Declaring a mistrial is generally appropriate where a jury is deadlocked and unable to reach a verdict (see Matter of Jeffrey v Firetog, 45 AD3d 770, 770-771 [2007]; Matter of Smith v Marrus, 33 AD3d 708, 709 [2006]; see generally Matter of Rivera v Firetog, 11 NY3d 501, 506 [2008], cert denied 556 US 1193 [2009]). Before granting a mistrial upon such a declaration, it is incumbent upon the trial court to consult with the parties about how to proceed and to determine whether the defendant consents to a mistrial, as "double jeopardy typically erects no barrier to a retrial" where consent is freely given (Matter of Davis v Brown, 87 NY2d 626, 630 [1996]; see Matter of Phillips v Carnright, 66 AD3d 1319, 1320 [2009]). However, declaration of a mistrial absent a defendant's consent "bars a re[prosecution] on the grounds of double jeopardy unless 'there was manifest necessity for the mistrial'" (People v Banks, 152 AD3d 816, 817 [2017], quoting People v Catten, 69 NY2d 547, 554 [1987]; see Matter of Robar v LaBuda, 84 AD3d 129, 133-134 [2011]). The decision to grant a mistrial due to jury deadlock is a matter of discretion for the trial court and its decision is entitled to "great deference" on appeal (People v Hardy, 26 NY3d 245, 252 [2015]; see Matter of Rivera v Firetog, 11 NY3d at 507). Such discretion is not limitless, however, and the trial court "has the duty to consider alternatives to a mistrial and to obtain enough information so that it is clear that a mistrial is actually necessary" (People v Ferguson, 67 NY2d 383, 388 [1986]). Factors that are relevant to assessing the necessity of discharging an apparently deadlocked jury include "the length and complexity of the trial, the length of the deliberations, the extent and nature of the communications between the court and the jury, and the potential effects of requiring further deliberation" (Matter of Plummer v Rothwax, 63 NY2d 243, 251 [1984]). Where "[t]he impetus for the declaration of mistrial [originates] solely from the [court, it is] under a particular obligation to demonstrate on the record that the jury believed it was unable to decide the case" (People v Baptiste, 72 NY2d 356, 361 [1988]).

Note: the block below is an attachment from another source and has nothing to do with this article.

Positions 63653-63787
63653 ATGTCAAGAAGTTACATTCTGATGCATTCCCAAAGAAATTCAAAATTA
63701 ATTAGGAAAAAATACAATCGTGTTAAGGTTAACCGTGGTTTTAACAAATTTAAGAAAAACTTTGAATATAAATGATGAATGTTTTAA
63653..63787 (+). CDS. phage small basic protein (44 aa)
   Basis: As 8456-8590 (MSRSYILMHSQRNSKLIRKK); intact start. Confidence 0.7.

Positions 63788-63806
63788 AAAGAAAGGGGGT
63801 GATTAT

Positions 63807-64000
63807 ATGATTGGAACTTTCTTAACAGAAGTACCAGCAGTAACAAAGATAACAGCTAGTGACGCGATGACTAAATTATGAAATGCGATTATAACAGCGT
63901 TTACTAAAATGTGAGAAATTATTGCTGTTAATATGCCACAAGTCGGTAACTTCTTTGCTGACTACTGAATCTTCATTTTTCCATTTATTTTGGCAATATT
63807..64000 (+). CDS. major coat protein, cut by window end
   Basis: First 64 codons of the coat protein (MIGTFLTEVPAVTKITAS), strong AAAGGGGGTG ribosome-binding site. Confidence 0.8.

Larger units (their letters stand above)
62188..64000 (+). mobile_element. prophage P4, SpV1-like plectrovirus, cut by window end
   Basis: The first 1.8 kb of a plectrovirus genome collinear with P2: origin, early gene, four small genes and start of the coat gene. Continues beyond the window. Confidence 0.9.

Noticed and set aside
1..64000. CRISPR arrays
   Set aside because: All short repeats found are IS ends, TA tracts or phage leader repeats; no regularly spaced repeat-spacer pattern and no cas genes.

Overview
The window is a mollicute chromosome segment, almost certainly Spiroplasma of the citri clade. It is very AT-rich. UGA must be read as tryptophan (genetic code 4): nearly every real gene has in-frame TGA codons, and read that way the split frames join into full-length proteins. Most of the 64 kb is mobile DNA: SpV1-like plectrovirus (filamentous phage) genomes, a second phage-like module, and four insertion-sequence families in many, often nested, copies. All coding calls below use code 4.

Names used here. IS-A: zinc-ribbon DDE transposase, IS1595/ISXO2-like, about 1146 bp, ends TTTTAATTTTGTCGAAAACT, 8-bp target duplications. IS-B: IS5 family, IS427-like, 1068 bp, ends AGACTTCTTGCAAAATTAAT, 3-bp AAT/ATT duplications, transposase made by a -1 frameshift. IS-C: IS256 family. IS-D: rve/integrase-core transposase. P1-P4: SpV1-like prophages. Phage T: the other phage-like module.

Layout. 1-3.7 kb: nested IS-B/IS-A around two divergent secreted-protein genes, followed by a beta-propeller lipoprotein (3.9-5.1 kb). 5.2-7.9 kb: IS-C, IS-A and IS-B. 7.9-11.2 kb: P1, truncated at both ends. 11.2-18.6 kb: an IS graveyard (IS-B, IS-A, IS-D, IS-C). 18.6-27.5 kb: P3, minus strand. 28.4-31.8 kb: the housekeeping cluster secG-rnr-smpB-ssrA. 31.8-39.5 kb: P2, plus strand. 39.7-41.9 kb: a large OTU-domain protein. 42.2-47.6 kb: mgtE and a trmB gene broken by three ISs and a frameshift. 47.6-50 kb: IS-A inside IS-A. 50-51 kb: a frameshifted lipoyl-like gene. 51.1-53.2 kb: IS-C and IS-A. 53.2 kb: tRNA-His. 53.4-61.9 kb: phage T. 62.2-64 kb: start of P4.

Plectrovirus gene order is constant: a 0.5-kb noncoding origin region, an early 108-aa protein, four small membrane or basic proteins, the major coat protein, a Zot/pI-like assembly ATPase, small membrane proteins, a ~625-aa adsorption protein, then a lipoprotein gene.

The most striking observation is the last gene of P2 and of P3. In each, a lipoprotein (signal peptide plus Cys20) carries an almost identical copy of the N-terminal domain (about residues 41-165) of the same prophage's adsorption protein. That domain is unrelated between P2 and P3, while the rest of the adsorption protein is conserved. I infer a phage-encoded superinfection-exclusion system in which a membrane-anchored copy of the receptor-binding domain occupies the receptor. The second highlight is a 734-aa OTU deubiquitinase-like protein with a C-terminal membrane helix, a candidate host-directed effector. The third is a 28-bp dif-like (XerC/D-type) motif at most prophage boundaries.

Here, the jury had deliberated for a little over two hours — excluding a lunch recess — when County Court received a note from the jury stating that "there appears not to be any way to a unanimous decision" and asking for guidance on how to proceed. Without consulting the parties for input on the appropriate response, County Court summoned the jury into the courtroom, noted that it had not been deliberating for very long, provided an Allen charge and asked the jury to resume deliberations and advise the court if it was unable to arrive at a verdict after a reasonable period of time. Fifty-one minutes after the jury had resumed deliberations, County Court recalled the jury back into the courtroom, on its own accord, and inquired whether the jury was still deadlocked. The foreperson confirmed that it was and, without seeking input [*3]from the People or defendant, County Court declared a mistrial.

County Court erred in its recall of the jury by: (1) doing so without first apprising the People and defendant of its intent to do so and seeking their comment; (2) doing so only 51 minutes after it had instructed the jury to resume deliberations; (3) not exploring the possibility of a dinner break or an overnight recess upon learning of the continuing deadlock; and (4) not seeking input from the parties before declaring a mistrial upon learning of the continuing deadlock. Because a mistrial was not manifestly necessary under the collective circumstances, County Court abused its discretion in declaring a mistrial, jeopardy attached and the People were precluded from reprosecuting defendant on the indictment (see People v Baptiste, 72 NY2d at 361-362; compare Matter of Owen v Stroebel, 65 NY2d 658, 661 [1985], cert denied 474 US 994 [1985]; Matter of Plummer v Rothwax, 63 NY2d at 251-252).

In light of our determination, defendant's remaining contentions are academic.

McCarthy, J.P., Lynch, Clark and Pritzker, JJ., concur.

ORDERED that the judgment is reversed, on the law, plea vacated and indictment dismissed.

Footnotes

Footnote 1:Defendant was appointed standby counsel for trial.